[FOM] Deflationism and the Godel phenomena

Torkel Franzen torkel at sm.luth.se
Mon Feb 14 09:54:00 EST 2005

This is a follow-up on an earlier discussion on the list of Neil
Tennant's paper "Deflationism and the Gödel Phenomena" (Mind, July
2002). (For the earlier discussion, see the FOM archives for
April, 2003.)

Neil's paper presented a derivation of the Gödel sentence from a
reflection principle, stating that this showed how the deflationist
could embrace a "semantical argument" for the truth of the Gödel
sentence without using a truth predicate. To this it was objected
(by Jeffrey Ketland and myself) that the derivation was well known
and not in question: rather, the issue was how to justify the
reflection principle without invoking truth.

In the latest issue of Mind, there is a paper by Jeffrey presenting
this criticism, and a response by Neil.

In his response, Neil argues that the reflection principle is justified
by "engaging in suitable intellectual reflection", and is "a way of
expressing one's commitment to stand by one's earlier methods for
justifying one's assertions". He formulates this "suitable intellectual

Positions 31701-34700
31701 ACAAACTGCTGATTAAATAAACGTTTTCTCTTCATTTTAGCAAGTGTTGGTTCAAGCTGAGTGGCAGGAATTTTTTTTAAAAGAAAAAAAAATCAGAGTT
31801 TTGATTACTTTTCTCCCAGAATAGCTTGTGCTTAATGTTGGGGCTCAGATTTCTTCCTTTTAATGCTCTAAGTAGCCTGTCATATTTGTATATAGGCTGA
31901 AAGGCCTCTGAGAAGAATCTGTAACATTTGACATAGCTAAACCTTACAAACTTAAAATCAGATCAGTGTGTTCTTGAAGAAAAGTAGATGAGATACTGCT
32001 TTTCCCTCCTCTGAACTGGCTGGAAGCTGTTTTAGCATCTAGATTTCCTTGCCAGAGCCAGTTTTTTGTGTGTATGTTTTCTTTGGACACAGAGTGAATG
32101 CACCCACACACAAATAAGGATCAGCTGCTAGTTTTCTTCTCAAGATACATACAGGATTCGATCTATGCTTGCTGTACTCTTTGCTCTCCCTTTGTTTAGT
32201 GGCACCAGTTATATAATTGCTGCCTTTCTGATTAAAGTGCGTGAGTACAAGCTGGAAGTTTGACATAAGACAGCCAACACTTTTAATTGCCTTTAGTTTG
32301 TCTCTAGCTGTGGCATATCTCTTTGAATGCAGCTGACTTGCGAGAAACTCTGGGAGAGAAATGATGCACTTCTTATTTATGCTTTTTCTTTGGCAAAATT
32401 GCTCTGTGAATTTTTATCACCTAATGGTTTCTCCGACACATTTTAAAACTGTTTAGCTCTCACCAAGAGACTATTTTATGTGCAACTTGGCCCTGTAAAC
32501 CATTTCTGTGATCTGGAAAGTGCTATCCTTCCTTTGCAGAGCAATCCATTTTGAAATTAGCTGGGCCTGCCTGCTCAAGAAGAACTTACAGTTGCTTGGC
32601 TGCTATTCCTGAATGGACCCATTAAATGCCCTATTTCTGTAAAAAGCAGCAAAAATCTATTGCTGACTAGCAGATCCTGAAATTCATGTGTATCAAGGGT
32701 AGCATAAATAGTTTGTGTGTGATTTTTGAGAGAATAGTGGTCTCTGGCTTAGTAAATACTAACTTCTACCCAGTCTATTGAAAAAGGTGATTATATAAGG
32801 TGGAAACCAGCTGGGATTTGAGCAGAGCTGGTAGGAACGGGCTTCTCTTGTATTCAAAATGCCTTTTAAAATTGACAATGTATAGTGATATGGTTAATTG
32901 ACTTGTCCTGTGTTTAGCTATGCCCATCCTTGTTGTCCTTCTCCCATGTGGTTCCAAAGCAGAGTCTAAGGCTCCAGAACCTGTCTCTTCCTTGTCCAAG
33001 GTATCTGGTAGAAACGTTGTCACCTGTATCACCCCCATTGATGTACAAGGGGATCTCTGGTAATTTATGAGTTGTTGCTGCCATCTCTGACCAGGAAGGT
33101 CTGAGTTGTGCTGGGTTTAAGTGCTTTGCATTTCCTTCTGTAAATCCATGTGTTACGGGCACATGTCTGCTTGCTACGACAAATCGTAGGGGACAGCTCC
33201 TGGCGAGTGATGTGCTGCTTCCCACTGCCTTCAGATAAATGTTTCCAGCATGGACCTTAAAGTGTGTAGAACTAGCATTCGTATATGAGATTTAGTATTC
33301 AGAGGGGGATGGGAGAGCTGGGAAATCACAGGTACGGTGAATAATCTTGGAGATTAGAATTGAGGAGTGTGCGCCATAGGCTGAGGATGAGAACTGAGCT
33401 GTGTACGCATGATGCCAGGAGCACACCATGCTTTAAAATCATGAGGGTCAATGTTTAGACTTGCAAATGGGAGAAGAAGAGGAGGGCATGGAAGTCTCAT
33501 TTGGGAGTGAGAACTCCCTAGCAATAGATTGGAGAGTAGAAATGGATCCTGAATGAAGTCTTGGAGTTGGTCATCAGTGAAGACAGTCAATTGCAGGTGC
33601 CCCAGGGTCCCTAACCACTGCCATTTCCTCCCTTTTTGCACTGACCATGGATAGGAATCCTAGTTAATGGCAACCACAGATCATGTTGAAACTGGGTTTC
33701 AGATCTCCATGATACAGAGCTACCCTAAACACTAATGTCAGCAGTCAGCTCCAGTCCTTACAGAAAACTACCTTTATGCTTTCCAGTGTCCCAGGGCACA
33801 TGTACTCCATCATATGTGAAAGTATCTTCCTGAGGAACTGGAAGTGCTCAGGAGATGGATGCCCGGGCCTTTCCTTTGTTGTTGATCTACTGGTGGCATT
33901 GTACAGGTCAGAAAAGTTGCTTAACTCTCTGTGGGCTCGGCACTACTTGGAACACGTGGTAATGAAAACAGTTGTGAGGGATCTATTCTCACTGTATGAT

reflection" as applied to the local reflection principle for a theory
(say PA), while emphasizing that only a weaker principle is actually
needed to derive the Gödel sentence. The local reflection principle


(with corner quotes around the first occurrence of "phi"). The
suitable intellectual reflection goes as follows:

    The deflationist might well wish to adopt all instances of this
    schema. After all, if he was willing to assert any sentence phi
    for which he had furnished an S-proof, why not then also be
    willing to assert any sentence phi for which he can furnish
    a proof to the effect that the sentence phi can be furnished
    with an S-proof?

This justification of the reflection principle is, however, grossly
insufficient.  It does not consider instances of the schema where we
can disprove phi.  In particular, taking phi to be "0=1", the schema
implies the consistency of S (as does the weaker reflection principle
used in Neil's argument). How is this to be justified? Saying that we
are willing to assert 0=1 if we have a proof that 0=1 is provable in
S is not convincing as an argument for the consistency of S.

A technical comment. Neil remarks in a footnote (referring to Rathjen)
that ACA implies every theorem provable in PA, PA+Con_PA,
PA+Con(PA+Con_PA), and so on, iterated to epsilon_0. This is perhaps
a bit misleading, since we only need 1-consistency for this. ACA
proves every theorem of the corresponding sequence of extensions
by uniform reflection. (Whether every arithmetical theorem of ACA
is provable in some theory in this sequence is a question for which
I know of no answer in the literature.)

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